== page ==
- The Washington Times - Monday, November 13, 2017

Roy Moore, the Republican’s nominee in the Alabama fight for the U.S. Senate seat, announced he’s going to sue The Washington Post for the series of stories that implicate him in sexual dalliances with underage girls 40 years ago.

He said this as political players in his own party were folding like cheap card tables to get him to quit.

“I think it would be best if Roy would just step aside,” said Sen. Pat Toomey of Pennsylvania, on NBC’s “Meet the Press” on Sunday.

“It’s just really a matter as to whether he ought to be the candidate, the standard-bearer of the Republican Party,” said Ohio Gov. John Kasich, on “This Week” on ABC. “And I just think he shouldn’t be.”

And this, from failed presidential candidate Mitt Romney, a few days ago: “Innocent until proven guilty is for criminal convictions, not elections. … Moore is unfit for office and should step aside.”

Just happens these same Republicans, as well as others entrenched in the party, have some advice for Alabamans on the conservative side of things who are still looking to beat Democrat Doug Jones — vote for Sen. Luther Strange, the guy who lost the primary to Moore.

How convenient.

Still, Moore’s denied the allegations — denied ever engaging in a sexual encounter with a 14-year-old girl while he was in his 30s, and denied pursuing other teenage girls in the same fashion, around the same time frame. And in this country, contrary to what Romney said, citizens do indeed maintain a presumption of innocence until proven guilty.

As Kellyanne Conway, counselor to President Donald Trump, put it on “This Week” just this past weekend: “[Moore’s alleged] conduct as described should disqualify anyone from serving in public office. [But] it would be a very dangerous precedent for any of us, for any person in this country to just be cast aside as guilty because of press reports.”

True enough.

And in that vein, Moore said he’s going to fight.

“Shortly after becoming the Republican nominee for the United States Senate, the Washington Post published an article attacking me, my wife, my Foundation for Moral Law in Montgomery, Alabama, on my salary. They said I took over a million dollars,” he said during an address to supporters at the Huntsville Christian Academy, as reported by Breitbart. “There were not a million dollars. I wish I had a million dollars.”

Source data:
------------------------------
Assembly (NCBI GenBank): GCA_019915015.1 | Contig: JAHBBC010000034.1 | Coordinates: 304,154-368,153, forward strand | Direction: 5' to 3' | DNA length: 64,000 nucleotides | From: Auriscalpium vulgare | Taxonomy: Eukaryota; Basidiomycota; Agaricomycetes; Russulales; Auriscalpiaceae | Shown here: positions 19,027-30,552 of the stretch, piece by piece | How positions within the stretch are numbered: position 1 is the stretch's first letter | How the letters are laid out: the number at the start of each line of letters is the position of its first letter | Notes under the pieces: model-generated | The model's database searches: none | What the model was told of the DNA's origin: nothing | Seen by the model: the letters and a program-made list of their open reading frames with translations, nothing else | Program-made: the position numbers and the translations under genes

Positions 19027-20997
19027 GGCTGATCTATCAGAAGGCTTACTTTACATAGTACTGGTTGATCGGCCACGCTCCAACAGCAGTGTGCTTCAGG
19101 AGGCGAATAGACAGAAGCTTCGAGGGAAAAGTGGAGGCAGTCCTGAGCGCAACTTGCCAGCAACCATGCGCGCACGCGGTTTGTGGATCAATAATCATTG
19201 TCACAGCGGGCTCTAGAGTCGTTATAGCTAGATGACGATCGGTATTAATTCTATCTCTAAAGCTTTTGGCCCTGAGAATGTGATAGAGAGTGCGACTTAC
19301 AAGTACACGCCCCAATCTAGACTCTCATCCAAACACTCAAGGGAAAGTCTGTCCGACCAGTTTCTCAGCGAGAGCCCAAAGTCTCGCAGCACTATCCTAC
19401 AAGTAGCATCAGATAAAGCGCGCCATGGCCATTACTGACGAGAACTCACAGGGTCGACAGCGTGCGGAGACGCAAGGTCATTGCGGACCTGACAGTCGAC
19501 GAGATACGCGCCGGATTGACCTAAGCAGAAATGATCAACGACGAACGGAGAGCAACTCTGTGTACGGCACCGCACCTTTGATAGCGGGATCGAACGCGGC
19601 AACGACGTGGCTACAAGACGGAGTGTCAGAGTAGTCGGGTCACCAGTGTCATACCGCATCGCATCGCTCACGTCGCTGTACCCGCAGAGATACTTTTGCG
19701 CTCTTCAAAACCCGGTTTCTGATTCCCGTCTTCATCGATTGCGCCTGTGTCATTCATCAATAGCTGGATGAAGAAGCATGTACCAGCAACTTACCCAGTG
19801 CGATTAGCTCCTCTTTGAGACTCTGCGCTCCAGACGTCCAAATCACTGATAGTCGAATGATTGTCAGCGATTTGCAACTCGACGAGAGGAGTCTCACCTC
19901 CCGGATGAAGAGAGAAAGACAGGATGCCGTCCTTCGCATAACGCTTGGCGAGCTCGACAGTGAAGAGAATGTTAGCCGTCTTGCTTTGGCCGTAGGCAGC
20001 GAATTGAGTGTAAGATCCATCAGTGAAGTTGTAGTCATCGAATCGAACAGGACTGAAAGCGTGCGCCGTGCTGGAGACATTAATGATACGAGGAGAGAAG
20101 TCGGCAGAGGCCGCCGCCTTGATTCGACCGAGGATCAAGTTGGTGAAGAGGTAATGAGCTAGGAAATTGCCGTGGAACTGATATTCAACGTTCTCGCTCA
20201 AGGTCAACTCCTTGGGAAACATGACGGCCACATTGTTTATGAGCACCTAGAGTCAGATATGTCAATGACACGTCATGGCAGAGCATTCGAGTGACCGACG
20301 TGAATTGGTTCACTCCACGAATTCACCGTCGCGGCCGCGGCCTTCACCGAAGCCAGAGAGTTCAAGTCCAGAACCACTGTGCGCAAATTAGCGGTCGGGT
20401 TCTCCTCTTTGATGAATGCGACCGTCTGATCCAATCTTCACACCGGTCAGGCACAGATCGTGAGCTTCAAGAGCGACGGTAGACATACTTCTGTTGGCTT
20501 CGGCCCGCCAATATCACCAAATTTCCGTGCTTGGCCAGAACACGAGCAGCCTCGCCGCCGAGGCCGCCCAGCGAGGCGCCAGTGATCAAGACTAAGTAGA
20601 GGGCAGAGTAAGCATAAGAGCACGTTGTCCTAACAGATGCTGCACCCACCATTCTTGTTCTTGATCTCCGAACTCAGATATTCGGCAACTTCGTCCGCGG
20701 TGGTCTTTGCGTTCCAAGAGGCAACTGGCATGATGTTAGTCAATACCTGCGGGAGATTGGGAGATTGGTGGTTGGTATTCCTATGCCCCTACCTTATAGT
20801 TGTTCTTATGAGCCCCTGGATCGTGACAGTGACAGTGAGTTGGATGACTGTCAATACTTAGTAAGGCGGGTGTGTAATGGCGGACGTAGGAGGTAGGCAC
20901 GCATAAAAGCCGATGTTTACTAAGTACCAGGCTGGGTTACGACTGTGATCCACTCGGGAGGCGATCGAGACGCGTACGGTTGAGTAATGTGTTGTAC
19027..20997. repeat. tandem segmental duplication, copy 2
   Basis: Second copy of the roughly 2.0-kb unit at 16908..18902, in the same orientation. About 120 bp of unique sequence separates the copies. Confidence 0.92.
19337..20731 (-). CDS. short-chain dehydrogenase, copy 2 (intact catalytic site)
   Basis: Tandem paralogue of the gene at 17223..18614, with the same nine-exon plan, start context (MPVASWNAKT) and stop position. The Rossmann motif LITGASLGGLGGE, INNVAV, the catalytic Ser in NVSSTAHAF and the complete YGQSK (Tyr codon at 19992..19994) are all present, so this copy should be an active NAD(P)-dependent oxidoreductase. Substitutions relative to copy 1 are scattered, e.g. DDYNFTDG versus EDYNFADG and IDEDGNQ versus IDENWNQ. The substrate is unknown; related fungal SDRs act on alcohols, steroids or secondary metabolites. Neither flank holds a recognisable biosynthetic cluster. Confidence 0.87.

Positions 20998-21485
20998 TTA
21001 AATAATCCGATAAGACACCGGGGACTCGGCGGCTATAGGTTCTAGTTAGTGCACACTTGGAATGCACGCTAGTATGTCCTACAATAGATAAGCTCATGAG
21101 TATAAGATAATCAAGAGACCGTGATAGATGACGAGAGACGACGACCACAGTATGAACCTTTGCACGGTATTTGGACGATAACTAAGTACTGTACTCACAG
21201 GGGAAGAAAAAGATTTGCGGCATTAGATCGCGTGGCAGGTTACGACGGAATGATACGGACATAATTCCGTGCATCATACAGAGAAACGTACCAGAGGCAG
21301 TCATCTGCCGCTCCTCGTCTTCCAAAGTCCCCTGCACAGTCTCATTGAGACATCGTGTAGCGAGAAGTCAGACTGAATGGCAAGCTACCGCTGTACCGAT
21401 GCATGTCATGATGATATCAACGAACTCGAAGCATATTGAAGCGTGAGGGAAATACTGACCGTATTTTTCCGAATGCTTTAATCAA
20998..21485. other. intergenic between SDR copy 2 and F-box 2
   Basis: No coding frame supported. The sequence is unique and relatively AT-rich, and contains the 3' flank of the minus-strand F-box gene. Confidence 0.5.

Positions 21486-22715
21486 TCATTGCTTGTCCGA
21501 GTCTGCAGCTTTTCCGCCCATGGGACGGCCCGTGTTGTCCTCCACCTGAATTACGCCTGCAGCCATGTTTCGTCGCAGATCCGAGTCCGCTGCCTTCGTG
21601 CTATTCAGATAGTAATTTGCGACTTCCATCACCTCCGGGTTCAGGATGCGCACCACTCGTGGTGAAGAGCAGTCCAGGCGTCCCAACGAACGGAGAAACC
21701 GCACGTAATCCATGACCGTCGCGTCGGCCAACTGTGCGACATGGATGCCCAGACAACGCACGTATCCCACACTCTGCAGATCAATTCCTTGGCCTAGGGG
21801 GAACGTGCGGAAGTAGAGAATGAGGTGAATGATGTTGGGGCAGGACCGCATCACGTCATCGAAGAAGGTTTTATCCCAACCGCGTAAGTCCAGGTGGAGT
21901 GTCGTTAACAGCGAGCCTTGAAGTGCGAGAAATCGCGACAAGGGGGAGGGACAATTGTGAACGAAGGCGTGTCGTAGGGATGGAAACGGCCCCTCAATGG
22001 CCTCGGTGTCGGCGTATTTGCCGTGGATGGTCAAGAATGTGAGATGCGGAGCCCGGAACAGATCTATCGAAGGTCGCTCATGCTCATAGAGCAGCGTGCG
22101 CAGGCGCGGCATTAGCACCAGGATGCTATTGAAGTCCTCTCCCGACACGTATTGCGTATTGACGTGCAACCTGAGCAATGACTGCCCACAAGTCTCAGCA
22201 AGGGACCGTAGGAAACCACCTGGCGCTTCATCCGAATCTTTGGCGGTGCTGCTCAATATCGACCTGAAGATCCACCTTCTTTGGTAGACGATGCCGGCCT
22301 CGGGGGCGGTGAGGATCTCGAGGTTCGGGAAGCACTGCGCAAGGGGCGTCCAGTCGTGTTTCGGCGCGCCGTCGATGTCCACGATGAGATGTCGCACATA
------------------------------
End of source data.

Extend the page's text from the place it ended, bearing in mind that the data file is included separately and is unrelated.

Moore then recounted how The Post “finally realized” he never did get that much money and reversed course on its reporting, saying instead he and his wife “didn’t pay taxes for what you didn’t get.”

He went on, Breitbart noted: “Anyway, to make a long story short, they kind of failed. So about 30 days before the general election, just the other day, the Washington Post published another attack on my character and reputation because they are desperate to stop my political campaign. These attacks said I was with a minor child and are false and untrue — and for which they will be sued.”

By the time the election comes around, Dec. 12, it may be too late. Polls show the reports about Moore are having a negative effect on his campaign. As the New York Daily News reported, one JMC Analytics and Polling company survey found that Jones had just pulled ahead of Moore, 46 percent to 42 percent. The margin of error is 4.1 — but the dwindling is substantial, just the same. Prior to the surfacing of the accusations, Moore had an 8-point lead over Jones.

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